3.5 out of 5 stars
Life is messy and everyone responds to the things of this world differently. This can be seen in the current focus on the issues of mental health within our culture. No person responds in cookie-cutter fashion when it comes to the struggles of the human heart. In his latest cinematic excursion, Theodore Melfi (Hidden Figures) shows how a couple works through the emotional and relational toll that comes with losing a child.
We are introduced to the Maynards after one of the most horrific events that could happen to any parent, as they respond to the death of their daughter. Each has taken a different path through the grief process. Jack (Chris O'Dowd) works through things at a state mental facility. At the same time, Lilly (Melissa McCarthy) continues to operate in the ‘real world.’ She works as an assistant manager in the local grocery store and must work through her loss alone in their family home. As her husband pulls further into himself and isolates himself within the walls of the institution, Lilly tries to get her life back on track by reclaiming their garden. Until she is attacked by a territorial starling who is trying to protect his family's nest.
This leads her to reach out to a former psychiatrist who had left the profession to become a veterinarian. Dr. Larry Fine (Kevin Kline) was recommended to Lilly by Jack’s counsellor. Still, he was resistant to help the grieving woman once he discovered her situation. Until he began to make the connection between her journey and that of the bird that was terrorising her. Larry starts to talk with Lilly as she tries to deal with her loss and her husband's struggles. These individuals must work through their past to move forward into an uncertain future and determine if they can do it together.
(Warning: This film does contain depictions of suicide, death and mental health)
As the reality of grief's confusing and unpredictable nature, The Starling can be interpreted as messy. While this complex story touches on the heart of this human experience. Matt Harris’ screenplay tries to show that there can be humorous moments within the somber and tragic elements. A unique combination that is heavily reliant on the dramatic and comedic abilities of McCarthy, Dowd and Kline. A tour de force who work hard to show these aspects of grief while reaching into the emotional side of this mental state. Each of these veteran actors do all they can to give life to this story and give us a glimpse of how different people address grief and loss.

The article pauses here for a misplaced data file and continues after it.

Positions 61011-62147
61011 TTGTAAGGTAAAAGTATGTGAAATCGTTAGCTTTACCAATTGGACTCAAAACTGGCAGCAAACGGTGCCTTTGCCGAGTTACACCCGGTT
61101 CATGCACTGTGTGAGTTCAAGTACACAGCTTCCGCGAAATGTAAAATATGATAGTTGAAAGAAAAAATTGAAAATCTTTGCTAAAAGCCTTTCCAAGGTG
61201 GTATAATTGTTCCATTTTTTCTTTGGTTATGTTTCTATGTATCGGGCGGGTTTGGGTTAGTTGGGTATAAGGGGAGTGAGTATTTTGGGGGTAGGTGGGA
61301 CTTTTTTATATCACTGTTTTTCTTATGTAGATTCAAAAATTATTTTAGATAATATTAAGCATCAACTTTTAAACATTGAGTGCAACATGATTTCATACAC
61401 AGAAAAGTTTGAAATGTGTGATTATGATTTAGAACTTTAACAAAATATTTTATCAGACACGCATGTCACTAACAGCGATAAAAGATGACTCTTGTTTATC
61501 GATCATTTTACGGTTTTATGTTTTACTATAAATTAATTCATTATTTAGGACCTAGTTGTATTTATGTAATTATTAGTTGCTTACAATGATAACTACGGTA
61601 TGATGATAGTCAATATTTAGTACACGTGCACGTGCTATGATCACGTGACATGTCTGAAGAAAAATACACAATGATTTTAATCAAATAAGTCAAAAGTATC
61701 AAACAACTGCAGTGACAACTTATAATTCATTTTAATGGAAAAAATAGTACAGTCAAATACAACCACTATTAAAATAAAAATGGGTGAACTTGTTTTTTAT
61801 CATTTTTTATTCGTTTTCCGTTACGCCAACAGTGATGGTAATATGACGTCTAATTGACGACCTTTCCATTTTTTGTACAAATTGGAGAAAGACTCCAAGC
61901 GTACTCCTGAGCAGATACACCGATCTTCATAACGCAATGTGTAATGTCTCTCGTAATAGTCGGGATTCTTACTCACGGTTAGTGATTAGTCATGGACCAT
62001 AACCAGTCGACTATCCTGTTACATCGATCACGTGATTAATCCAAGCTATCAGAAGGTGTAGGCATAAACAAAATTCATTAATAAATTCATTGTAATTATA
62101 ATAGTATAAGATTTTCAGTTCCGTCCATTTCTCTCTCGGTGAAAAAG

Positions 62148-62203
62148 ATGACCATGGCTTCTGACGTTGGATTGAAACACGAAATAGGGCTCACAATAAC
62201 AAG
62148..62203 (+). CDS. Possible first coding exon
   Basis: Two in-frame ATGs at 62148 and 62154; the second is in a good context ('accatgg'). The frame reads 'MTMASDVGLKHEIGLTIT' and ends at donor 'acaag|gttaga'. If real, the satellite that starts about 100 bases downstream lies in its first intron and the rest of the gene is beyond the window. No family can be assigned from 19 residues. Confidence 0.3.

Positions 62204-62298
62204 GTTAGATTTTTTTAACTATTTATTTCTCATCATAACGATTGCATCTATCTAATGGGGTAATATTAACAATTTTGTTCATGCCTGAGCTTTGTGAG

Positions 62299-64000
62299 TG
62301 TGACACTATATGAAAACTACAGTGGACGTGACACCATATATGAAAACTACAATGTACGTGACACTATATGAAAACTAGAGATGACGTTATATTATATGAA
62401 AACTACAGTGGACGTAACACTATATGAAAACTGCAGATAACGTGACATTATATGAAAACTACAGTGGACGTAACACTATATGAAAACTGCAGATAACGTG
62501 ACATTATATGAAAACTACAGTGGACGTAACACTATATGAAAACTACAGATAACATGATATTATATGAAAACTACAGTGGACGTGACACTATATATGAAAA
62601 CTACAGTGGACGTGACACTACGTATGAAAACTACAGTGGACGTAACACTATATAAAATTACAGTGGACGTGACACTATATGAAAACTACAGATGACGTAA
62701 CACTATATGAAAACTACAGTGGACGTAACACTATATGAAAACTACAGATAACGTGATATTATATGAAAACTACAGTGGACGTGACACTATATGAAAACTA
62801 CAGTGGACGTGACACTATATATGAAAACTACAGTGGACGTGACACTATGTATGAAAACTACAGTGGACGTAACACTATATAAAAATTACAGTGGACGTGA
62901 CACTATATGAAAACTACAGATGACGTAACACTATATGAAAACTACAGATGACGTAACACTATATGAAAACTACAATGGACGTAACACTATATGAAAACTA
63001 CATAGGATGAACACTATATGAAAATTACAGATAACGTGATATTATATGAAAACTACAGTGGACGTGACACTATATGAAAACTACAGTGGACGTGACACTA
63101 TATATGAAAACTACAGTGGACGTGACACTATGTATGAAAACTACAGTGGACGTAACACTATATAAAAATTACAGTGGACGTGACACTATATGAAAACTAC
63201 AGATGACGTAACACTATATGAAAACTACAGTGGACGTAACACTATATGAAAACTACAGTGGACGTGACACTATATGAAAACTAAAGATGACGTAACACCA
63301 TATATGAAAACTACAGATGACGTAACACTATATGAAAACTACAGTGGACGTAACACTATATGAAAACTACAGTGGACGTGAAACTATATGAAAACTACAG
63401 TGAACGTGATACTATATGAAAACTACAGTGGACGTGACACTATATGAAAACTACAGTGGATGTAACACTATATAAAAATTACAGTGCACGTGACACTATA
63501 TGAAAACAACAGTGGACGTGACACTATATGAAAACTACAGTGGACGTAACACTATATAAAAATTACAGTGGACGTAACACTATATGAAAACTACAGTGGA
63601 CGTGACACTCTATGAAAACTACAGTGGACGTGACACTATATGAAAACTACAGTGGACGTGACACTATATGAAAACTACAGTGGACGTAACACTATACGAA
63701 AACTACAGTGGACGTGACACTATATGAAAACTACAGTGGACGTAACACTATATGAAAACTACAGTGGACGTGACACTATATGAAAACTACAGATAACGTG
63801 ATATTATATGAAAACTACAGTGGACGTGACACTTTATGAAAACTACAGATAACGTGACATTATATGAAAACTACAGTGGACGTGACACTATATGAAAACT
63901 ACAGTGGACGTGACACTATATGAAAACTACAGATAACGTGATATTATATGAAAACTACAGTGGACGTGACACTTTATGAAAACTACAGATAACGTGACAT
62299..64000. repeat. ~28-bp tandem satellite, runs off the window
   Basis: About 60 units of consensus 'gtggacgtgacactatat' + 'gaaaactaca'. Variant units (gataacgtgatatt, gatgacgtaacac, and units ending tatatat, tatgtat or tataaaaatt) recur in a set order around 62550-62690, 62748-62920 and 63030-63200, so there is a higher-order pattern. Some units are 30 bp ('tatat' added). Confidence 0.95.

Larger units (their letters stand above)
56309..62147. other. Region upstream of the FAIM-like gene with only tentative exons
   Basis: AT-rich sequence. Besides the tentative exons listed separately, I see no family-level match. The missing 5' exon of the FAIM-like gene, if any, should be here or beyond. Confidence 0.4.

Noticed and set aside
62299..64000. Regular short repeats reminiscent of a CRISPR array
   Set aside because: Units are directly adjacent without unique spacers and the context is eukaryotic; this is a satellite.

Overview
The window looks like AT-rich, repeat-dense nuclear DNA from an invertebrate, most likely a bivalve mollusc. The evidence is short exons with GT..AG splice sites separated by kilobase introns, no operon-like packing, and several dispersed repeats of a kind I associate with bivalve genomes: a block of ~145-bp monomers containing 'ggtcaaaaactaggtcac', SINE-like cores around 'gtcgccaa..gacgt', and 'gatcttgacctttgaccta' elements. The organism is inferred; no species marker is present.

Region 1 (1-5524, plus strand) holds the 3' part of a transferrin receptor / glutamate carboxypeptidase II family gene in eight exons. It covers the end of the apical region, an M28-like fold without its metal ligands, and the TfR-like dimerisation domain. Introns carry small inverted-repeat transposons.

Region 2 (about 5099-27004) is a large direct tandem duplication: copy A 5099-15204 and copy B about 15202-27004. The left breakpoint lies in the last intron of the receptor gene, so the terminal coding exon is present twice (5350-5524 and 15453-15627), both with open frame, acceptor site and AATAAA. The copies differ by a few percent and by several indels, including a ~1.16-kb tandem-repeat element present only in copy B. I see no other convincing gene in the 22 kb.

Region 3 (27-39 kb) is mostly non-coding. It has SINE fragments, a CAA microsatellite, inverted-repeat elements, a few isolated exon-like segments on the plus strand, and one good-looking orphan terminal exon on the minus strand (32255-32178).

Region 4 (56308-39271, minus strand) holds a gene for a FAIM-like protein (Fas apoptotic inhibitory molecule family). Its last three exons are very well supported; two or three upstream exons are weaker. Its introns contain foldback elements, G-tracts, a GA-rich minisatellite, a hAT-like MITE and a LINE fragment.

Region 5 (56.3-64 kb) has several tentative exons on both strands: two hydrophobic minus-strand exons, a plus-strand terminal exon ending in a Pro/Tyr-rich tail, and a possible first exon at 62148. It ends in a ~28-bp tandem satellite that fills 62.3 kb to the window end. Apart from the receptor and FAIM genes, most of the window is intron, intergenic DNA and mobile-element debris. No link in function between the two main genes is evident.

This may not be the best option for weekend viewing for those working through the loss of a child or wrestling with mental illness. Even though it does show how, through the chaotic experiences that these issues bring into people’s worlds, that some things will make you laugh, and there is potential hope throughout the journey. They do not rely heavily on foul language and most of the tragic scenes are nuanced, which may make the realists of the critic’s world judge this film harshly. Yet, it shows that there can be a way out of these dark days and it is done best when people work together through it all.
REEL DIALOGUE: What do we do with grief?
The Starling brings grief to the forefront of people's lives. Regret, tears, anger, laughter, and confusion are some of the emotions that come along during this time in those who lose a loved one. Even though this story shows how messy the grieving process can be, it offers hope within the process.
While discussing this with my daughter, she brought up how this experience would be more difficult without faith in God. This is a genuine question to consider. Even though people can achieve peace despite their faith position, there is something worth asking about what the Bible offers. One thing that can be regarded as about the message of Jesus' story is that God is not only there for those who grieve, but that he can also empathise with them. His Son died a horrific death, and it allows people to know that they can come to a God who knows how they feel during this low in their lives.
If you are travelling through the grieving process and would like to consider how faith in God can play a role in healing. Two places to engage with this possibility are in the Psalms and the biography of Jesus written by John.